I'm not exactly the sharpest knife in the drawer when it comes to seeing the unexpected popping up in the garden. I had seen an upright plant with greenish-yellow flowers in a raceme in one of the species peony beds, and dismissed it (without a close look) as just another seedling of Digitalis lutea, the Small Yellow foxglove (a nice enough plant, but I've got lots of it). Then, this weekend a nursery customer saw it and commented on the wild native orchid amongst the peonies. Good grief, it was indeed!
Further discussion about how the peony beds were mulched with hardwood bark, and how numbers of the native orchids appreciate that kind of a growing medium. Always nice when the hitch-hiking seeds in a load of organic material are desireable rather than weeds! This is also a benefit of not weeding until the weeds show their flowers (well, that's my excuse; it's actually more like: not weeding until banks stop making obscene profits).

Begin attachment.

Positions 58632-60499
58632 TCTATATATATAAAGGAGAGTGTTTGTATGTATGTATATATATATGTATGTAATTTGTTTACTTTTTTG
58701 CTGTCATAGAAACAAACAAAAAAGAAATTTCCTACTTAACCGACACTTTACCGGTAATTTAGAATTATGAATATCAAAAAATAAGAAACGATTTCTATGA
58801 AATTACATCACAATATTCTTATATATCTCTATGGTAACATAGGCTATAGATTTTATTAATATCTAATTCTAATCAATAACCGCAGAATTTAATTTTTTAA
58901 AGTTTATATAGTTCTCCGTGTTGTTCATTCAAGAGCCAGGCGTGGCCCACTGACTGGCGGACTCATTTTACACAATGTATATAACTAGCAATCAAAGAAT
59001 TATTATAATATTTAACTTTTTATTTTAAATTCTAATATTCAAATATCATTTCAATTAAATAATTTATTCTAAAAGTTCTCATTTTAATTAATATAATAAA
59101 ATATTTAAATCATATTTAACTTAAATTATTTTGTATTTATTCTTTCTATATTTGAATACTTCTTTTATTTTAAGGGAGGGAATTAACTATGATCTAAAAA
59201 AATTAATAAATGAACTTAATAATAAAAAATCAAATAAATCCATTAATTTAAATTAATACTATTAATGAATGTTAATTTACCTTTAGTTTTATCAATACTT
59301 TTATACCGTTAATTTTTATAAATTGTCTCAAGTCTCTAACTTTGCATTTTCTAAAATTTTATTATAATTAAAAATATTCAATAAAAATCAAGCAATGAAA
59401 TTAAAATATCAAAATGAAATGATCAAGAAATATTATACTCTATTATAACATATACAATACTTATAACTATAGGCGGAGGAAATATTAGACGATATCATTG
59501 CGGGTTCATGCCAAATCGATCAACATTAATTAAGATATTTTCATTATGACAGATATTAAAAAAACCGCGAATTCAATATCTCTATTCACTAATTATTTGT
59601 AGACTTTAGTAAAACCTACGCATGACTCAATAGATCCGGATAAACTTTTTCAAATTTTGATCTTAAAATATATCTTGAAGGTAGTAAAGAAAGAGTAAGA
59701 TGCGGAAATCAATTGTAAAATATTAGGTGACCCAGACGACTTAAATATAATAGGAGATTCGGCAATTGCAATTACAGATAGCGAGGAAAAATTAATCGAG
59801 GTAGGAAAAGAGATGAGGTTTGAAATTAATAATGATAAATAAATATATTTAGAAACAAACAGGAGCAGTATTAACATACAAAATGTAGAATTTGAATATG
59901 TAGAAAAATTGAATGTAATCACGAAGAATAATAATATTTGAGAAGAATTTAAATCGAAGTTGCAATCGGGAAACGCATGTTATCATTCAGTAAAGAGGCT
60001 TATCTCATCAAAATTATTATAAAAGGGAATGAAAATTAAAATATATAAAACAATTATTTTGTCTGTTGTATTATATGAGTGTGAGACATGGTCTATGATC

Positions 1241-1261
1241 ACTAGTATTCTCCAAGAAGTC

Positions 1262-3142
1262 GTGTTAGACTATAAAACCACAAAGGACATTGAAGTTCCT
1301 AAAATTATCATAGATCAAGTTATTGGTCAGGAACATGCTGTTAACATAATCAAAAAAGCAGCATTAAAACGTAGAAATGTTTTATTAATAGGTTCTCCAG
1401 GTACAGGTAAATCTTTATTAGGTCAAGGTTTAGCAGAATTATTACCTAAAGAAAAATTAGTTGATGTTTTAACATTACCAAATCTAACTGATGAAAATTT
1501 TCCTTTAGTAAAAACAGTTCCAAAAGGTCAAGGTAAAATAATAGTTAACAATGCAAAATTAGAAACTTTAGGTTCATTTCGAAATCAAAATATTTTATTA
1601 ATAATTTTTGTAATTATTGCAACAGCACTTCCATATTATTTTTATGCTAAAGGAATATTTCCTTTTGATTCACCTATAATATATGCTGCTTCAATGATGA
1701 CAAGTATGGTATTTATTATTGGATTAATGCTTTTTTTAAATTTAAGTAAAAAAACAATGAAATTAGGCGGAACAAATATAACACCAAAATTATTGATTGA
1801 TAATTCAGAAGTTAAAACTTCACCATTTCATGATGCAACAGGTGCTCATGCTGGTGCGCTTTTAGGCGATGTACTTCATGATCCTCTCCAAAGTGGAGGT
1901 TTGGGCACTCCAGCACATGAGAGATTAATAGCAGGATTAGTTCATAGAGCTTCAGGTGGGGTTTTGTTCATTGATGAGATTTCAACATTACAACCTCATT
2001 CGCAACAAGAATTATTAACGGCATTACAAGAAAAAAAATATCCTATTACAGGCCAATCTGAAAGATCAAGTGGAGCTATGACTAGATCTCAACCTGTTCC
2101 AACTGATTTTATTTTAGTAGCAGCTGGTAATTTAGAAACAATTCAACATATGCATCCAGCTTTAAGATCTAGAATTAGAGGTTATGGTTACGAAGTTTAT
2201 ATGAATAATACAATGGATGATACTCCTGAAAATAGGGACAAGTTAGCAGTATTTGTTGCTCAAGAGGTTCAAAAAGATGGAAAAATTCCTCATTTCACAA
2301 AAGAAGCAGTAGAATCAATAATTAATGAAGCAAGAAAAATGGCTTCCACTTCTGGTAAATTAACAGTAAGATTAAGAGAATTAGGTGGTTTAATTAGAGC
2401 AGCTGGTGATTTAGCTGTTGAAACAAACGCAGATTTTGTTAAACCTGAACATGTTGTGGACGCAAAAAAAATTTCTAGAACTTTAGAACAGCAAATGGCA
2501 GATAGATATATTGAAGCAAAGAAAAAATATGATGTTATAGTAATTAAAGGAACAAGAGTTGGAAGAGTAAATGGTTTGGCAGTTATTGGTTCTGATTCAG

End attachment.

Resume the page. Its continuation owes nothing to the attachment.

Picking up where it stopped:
Addendum: I went looking for an identity of it, and have settled on it probably being Epipactis helleborine (common name Helleborine). It is wild, but not native, in North America, having come from Eurasia, possibly brought along by early settlers for its herbal properties (possibly involved in a putative cure for gout). It is perhaps a relatively recent immigrant to Nova Scotia, having been first reported only in 1985, and is slowly spreading from the few sites where it has been observed to date.